75 Canadian office buildings seek WiredScore certification, so far

WiredScore, the company behind the international standard which rates Internet connectivity in commercial buildings, continues to expand across Canada since its launch in October.

Arie Barendrecht is the CEO of WiredScore.

Arie Barendrecht is the CEO of WiredScore. (RENX photo by Steve McLean)

“Technology and digital connectivity have become non-negotiable factors for companies that are evaluating office space,” said WiredScore founder and chief executive officer Arie Barendrecht. “We have experienced overwhelming interest from Canadian landlords seeking to prepare their buildings for this generation of office workers who have recognized that investing in and promoting first-rate technological infrastructure will help to attract and retain office tenants.

“As an internationally recognized benchmark, Wired Certification makes it easy to communicate those investments to the market and distinguish your property as a best-in-class asset from a digital perspective.”

Wired Certification rates the infrastructure, connectivity and technological capacity of buildings. It can help shorten leasing cycles and, according to recent analysis by the CoStar Portfolio Strategy team, increase the price per square foot owners can get in rents.

Wired Certification recipients

The first buildings to achieve Wired Certification in Canada were: KingSett Capital and Bentall Kennedy’s Scotia Plaza; Cadillac Fairview’s Toronto-Dominion Centre; Menkes DevelopmentsOne York Street and 4711 Yonge Street; Ivanhoe Cambridge and HinesCIBC Square; Canderel’s 3500 Steeles; and Hullmark’s 76 Stafford.

Seventy-five Canadian office buildings have now committed to achieving Wired Certification, including: British Columbia Investment Management Corporation’s Commerce Court and Dream Office REIT’s Adelaide Place in Toronto; Ivanhoé Cambridge and Manulife’s Maison Manuvie and Ivanhoé Cambridge’s Place Ville Marie in Montreal; and GWL Realty AdvisorsVancouver Centre II.

Twenty-four million square feet of office space have been Wired Certified or are in the process of being certified in Canada.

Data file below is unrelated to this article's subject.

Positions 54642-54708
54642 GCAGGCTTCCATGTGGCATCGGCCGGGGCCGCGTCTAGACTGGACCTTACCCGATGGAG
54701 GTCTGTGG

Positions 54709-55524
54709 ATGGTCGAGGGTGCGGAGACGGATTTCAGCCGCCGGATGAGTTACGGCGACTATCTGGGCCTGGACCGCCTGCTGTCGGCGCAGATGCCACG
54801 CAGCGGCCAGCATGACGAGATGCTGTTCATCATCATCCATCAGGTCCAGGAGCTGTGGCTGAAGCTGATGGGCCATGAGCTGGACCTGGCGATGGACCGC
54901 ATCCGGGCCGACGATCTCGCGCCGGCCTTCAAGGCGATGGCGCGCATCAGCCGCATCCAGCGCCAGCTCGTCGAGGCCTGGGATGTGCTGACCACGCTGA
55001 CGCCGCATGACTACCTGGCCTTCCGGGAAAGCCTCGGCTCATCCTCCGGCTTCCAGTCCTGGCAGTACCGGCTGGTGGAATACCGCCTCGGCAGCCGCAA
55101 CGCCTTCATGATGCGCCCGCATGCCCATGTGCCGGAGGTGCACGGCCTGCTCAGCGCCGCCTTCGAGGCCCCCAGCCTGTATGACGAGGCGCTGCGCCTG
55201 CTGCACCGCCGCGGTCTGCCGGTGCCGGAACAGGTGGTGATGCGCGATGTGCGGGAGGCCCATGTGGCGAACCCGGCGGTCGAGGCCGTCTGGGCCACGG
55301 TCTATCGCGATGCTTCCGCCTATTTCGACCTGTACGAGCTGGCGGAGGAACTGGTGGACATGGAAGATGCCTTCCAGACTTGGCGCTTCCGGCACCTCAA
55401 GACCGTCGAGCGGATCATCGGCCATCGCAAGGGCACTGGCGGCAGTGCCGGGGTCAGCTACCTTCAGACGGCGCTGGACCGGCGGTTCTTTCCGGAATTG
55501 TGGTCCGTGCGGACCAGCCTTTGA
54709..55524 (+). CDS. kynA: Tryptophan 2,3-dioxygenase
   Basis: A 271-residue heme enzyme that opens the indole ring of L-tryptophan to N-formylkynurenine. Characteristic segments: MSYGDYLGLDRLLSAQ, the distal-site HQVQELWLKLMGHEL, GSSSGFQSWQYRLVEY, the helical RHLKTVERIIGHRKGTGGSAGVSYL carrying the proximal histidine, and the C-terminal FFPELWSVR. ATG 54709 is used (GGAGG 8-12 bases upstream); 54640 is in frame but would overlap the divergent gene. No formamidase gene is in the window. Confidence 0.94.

Fifteen commercial building owners are using Wired Certification to make their office assets future-proofed and competitive: Bentall Kennedy, Cadillac Fairview, Canderel, Carttera, Dream Office REIT, GWL Realty Advisors, Hines, Hullmark, IAM Group, Ivanhoé Cambridge, KingSett Capital, Menkes Developments, NorthWest Healthcare Properties, PCI Developments and QuadReal Property Group.

Tenants from companies including Amazon, BBDO, IBM, OneEleven, Sun Life Financial and Deutsche Bank occupy space within Wired Certified properties across Canada.

Canadian WiredScore guidelines coming

“Our engineering team is preparing to release The Wired Certification Guidelines for Developments and Redevelopments – Canada, a handbook outlining best practices for designing office buildings with connectivity in mind,” said Barendrecht.

“The guidelines are based on the edition that we issued last year in the United States, but it has been customized to address the nuances of the Canadian telecommunications market. We’ve incorporated new recommendations for developers, architects and engineers.

WiredScore launched Wired Certification in 2013 in partnership with Mayor Michael Bloomberg and the City of New York. An investment group led by Bessemer Venture Partners and Fifth Wall Ventures acquired the company’s majority share last October.

WiredScore also operates in the United Kingdom, Ireland, France and Germany. Barendrecht said the focus for 2018 is on expanding regionally in the countries where it already operates. More that 400 million square feet of commercial real estate in 1,400-plus buildings has been Wired Certified globally.

Digital needs similar around the world

“What we’ve found is that tenants’ digital needs are consistent across the countries and cities that we expand in,” said Barendrecht. “There are similar pain points that we can help solve from a leasing standpoint and from an asset management perspective.

“Tenants demand convenience and flexibility in their office space and historically there have been pain points surrounding technology and connectivity in terms of how fast they can get service set up in the building, the quality and reliability of Internet service available to them, or mobile coverage issues.

“In a digitally based economy, this isn’t always just an inconvenience. It can become a liability for businesses in terms of productivity, employee retention and efficient operations.”

Steve is a veteran writer, reporter, editor and communications specialist whose work has appeared in a wide variety of print and online outlets. He’s the author of the book Hot…

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Steve is a veteran writer, reporter, editor and communications specialist whose work has appeared in a wide variety of print and online outlets. He’s the author of the book Hot…

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